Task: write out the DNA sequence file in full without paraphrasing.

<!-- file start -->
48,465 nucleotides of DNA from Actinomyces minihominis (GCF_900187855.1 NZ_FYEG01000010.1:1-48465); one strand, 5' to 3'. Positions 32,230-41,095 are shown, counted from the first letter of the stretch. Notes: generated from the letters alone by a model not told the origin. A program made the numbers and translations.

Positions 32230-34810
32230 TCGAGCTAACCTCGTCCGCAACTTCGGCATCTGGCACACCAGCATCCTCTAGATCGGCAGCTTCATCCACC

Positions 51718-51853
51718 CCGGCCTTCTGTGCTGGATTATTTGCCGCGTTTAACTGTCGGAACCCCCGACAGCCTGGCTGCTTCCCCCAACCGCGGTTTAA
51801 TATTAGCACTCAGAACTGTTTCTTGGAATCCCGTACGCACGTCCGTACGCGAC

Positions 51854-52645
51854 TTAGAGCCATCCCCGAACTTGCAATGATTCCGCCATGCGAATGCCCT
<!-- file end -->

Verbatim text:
48,465 nucleotides of DNA from Actinomyces minihominis (GCF_900187855.1 NZ_FYEG01000010.1:1-48465); one strand, 5' to 3'. Positions 32,230-41,095 are shown, counted from the first letter of the stretch. Notes: generated from the letters alone by a model not told the origin. A program made the numbers and translations.

Positions 32230-34810
32230 TCGAGCTAACCTCGTCCGCAACTTCGGCATCTGGCACACCAGCATCCTCTAGATCGGCAGCTTCATCCACC

Positions 51718-51853
51718 CCGGCCTTCTGTGCTGGATTATTTGCCGCGTTTAACTGTCGGAACCCCCGACAGCCTGGCTGCTTCCCCCAACCGCGGTTTAA
51801 TATTAGCACTCAGAACTGTTTCTTGGAATCCCGTACGCACGTCCGTACGCGAC

Positions 51854-52645
51854 TTAGAGCCATCCCCGAACTTGCAATGATTCCGCCATGCGAATGCCCT